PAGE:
Safety and Security when Overseas

Teaching English overseas can be quite daunting, but most people who take the plunge find it to be a life changing experience, which results in memories that they will cherish for many years to come. Despite this, many people are put off from travelling abroad to teach because of a few horror stories they may have read in the press, or a fear for their safety or security in a strange country. In fact, teaching overseas is incredibly safe. Of the many thousands of people that head abroad to teach English each year, the vast majority experience no problems whatsoever, but a few things are worth knowing about before you travel that can reduce the risk and consequences of anything untoward that may happen.

Students in Paris - Flickr CC malias


Before you head off abroad, it is vital you have some form of travel insurance, especially to cover you for a medical emergency should one occur. Nobody can see into the future, and without insurance, you may find it extremely costly if you have to be admitted to hospital because of an accident or illness. Insurance need not be expensive, but without it you could end up in real trouble. Some schools and colleges that take in overseas volunteers and teachers provide medical cover, but it is worth checking this before you leave home, because if something happens, you don’t want to find yourself with a large medical bill that you may not be able to cover. Furthermore, if you are heading to a destination where vaccinations are recommended, ensure you have them done. Prevention is better than cure, so make sure you are medically protected before you go. And on that note you’ll also want to make sure you have the right travel documentation – ESTA (Electronic System for Travel Authorization) is a travel authorization for people who are visiting USA for either holidays or business.

Follow advice

Always listen to local advice. All cities have areas that are best avoided. Don’t take unnecessary risks, especially when you first arrive, and be sure to follow all local laws and customs. If you are working in a conservative country, respect local modesty and avoid baring unnecessary flesh, as this may not only invoke anger among local people, but also may make you a target for unwanted attention.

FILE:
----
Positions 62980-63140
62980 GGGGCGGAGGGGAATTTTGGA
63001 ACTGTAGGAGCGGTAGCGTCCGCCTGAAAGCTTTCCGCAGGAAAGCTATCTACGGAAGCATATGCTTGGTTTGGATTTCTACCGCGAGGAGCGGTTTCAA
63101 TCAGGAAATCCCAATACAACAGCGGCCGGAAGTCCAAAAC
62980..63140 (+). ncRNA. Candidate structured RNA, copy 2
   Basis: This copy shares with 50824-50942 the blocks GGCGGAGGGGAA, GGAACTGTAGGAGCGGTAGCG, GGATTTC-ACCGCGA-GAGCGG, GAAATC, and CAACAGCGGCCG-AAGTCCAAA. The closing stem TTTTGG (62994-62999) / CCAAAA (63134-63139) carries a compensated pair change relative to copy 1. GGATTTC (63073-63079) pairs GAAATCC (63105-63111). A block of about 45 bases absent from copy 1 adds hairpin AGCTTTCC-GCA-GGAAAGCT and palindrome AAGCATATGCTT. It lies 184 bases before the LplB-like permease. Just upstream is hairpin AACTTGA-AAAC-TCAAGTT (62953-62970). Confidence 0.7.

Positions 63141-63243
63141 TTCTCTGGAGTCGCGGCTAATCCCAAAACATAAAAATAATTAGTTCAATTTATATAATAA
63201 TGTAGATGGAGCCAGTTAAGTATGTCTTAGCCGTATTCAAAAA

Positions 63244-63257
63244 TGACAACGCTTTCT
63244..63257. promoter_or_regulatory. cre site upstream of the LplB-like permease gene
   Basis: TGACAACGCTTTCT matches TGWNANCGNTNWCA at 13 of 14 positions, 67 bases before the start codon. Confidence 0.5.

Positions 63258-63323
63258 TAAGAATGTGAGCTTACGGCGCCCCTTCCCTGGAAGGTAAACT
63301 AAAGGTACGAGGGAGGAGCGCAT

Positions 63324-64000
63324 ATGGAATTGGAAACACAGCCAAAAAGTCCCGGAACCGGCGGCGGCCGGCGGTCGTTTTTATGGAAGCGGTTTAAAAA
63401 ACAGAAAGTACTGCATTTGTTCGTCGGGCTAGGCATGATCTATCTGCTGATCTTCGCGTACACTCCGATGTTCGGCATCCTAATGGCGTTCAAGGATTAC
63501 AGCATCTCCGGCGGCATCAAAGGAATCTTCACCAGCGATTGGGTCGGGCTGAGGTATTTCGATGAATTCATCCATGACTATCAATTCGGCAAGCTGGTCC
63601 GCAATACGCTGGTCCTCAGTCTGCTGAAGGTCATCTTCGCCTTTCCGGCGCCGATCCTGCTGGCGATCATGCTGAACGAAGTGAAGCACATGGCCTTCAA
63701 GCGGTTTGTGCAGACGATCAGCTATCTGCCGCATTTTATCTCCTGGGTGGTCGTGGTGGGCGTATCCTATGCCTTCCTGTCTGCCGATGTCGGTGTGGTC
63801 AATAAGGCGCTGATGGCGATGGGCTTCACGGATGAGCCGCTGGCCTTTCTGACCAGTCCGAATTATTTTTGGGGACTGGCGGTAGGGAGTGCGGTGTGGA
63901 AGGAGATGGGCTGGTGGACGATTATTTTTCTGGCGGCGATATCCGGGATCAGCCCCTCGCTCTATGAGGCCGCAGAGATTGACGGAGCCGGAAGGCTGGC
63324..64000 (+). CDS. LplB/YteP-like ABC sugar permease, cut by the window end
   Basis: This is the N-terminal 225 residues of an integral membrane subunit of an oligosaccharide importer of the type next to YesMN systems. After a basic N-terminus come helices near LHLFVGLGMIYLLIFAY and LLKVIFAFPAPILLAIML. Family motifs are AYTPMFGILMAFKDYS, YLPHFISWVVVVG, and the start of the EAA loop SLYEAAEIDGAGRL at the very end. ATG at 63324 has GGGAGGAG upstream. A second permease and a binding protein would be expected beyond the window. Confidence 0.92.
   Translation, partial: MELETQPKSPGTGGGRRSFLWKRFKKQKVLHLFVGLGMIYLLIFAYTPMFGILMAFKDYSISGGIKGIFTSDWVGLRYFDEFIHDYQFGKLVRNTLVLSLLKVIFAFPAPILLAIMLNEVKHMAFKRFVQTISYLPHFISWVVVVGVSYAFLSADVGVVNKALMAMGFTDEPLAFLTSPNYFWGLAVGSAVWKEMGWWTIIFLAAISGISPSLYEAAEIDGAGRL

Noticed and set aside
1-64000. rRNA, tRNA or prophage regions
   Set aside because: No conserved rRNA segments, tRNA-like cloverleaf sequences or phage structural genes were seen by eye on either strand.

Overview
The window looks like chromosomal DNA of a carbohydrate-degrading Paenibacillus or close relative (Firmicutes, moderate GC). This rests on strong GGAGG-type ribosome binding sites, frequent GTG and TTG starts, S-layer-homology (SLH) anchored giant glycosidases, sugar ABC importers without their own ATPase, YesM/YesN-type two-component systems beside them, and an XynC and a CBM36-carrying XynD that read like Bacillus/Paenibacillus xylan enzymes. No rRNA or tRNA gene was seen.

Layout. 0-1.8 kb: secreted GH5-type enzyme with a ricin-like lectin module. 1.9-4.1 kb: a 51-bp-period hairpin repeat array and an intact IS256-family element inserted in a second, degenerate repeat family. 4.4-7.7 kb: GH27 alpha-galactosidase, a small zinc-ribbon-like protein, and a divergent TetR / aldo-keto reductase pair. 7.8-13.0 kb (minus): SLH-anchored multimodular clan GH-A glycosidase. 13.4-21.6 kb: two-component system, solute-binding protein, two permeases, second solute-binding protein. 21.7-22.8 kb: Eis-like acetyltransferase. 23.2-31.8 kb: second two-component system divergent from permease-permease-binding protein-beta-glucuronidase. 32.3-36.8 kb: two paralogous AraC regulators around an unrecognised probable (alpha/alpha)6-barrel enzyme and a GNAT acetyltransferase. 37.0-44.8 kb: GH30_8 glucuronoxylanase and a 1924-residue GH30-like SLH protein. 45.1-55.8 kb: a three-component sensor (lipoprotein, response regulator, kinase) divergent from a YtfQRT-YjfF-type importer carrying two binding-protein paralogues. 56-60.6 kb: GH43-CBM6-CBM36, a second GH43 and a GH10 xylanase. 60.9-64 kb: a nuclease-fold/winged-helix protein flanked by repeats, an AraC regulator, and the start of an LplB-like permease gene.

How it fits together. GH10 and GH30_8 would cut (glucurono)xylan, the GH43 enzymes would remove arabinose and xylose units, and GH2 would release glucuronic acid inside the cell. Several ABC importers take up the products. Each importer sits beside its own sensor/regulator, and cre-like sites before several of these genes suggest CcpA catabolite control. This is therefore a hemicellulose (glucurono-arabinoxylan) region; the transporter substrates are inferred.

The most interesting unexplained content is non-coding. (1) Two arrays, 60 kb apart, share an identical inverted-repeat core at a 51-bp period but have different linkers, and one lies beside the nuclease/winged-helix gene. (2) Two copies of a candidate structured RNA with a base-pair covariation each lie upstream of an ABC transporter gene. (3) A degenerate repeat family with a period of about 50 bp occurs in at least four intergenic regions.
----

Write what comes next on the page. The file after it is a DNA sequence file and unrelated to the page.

Some locations have political problems that by and large shouldn’t affect you as a teacher. However, keep updating yourself with what is going on in any country that you are working in and check with your local foreign office as to what the latest guidance is regarding areas to avoid and whether a particular country is considered safe for foreign visitors.

Duty of care

If your teaching assignment has been arranged by a third party, this company will have a duty of care towards where you are placed. Everybody has the right to work in a safe and secure location, so if something untoward happens the company that has sent you may have some responsibility. For instance, if you experience an accident due to poorly maintained accommodation, or are assaulted due to a lapse in security at the location you are working, you have the right to claim for damages.

While your travel insurance should cover you for any medical emergency, an injury abroad could have all sorts of repercussions, such as you not being able to work for some time when you get back home. Therefore, if you have had an accident, become ill or injured while away and it wasn’t your fault, speak to a personal injury solicitor, as you may be able to seek compensation. Many injury solicitors have experience dealing with overseas cases and can go a long way to put things right, as nobody want the memories of an overseas teaching trip to be negative ones.

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